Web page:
In a recent article, Richard Friedman articulates a modified and generalized version of the doctrine of conditional relevance, which he calls "conditional probative value."1 This version comes in response to a substantial body of academic criticism of the traditional doctrine.2 As one of the critics to whom Professor Friedman responds, I offer this reply with two purposes in mind: (1) to clarify the relationship between Friedman's analysis and my earlier reinterpretation of the conditional relevance doctrine; and (2) to ad- dress Friedman's specific proposals with regard to the Federal Rules of Evidence. I conclude that Friedman's articulation helps clarify the logic of proof in certain contexts, but I take issue with his suggestions for amending the Federal Rules.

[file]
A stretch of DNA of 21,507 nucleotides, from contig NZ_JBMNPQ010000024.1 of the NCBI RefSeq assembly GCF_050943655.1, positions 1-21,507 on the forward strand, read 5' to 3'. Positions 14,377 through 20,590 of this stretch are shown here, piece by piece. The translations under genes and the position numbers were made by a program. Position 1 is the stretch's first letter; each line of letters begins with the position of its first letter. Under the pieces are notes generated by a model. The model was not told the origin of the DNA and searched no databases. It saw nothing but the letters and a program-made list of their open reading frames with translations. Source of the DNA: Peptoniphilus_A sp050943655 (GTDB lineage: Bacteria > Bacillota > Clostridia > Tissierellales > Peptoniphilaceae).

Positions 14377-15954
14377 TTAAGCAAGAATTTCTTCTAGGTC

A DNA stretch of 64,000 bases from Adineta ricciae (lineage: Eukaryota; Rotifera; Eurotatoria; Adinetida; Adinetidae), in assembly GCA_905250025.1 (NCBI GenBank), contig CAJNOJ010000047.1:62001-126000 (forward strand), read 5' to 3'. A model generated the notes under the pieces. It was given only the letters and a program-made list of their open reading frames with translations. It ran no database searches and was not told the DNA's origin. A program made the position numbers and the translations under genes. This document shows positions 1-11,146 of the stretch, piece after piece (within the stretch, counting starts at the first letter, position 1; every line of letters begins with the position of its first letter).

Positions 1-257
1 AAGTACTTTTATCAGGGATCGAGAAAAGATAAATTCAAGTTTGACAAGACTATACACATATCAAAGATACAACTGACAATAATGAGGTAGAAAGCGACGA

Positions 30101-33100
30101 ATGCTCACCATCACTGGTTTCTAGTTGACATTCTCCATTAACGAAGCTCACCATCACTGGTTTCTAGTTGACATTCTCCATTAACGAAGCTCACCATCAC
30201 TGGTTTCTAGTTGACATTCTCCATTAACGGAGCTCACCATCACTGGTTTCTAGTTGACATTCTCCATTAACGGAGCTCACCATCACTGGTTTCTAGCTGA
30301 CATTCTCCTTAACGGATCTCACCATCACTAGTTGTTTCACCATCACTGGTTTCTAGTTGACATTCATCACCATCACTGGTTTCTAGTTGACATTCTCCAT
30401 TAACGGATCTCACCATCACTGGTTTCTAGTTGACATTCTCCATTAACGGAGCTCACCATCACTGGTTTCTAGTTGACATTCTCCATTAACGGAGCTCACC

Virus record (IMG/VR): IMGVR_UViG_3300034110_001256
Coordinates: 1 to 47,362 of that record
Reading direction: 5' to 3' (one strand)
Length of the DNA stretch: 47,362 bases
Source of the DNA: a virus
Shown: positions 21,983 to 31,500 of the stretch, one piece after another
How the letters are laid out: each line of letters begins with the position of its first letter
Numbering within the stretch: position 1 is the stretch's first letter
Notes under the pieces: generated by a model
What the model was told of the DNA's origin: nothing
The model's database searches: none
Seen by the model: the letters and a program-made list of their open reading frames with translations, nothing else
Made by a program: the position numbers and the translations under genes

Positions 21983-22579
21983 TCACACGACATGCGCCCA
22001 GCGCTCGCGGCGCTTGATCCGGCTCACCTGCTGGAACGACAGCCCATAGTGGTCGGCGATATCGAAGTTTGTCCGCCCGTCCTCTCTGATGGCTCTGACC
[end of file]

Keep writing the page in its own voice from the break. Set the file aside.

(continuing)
"conditional probative value"
Place of Original Publication
Michigan Law Review
94 Michigan Law Review 419 (1995)
Nance, Dale A., "Conditional Probative Value and the Reconstruction of the Federal Rules of Evidence" (1995). Faculty Publications. 397.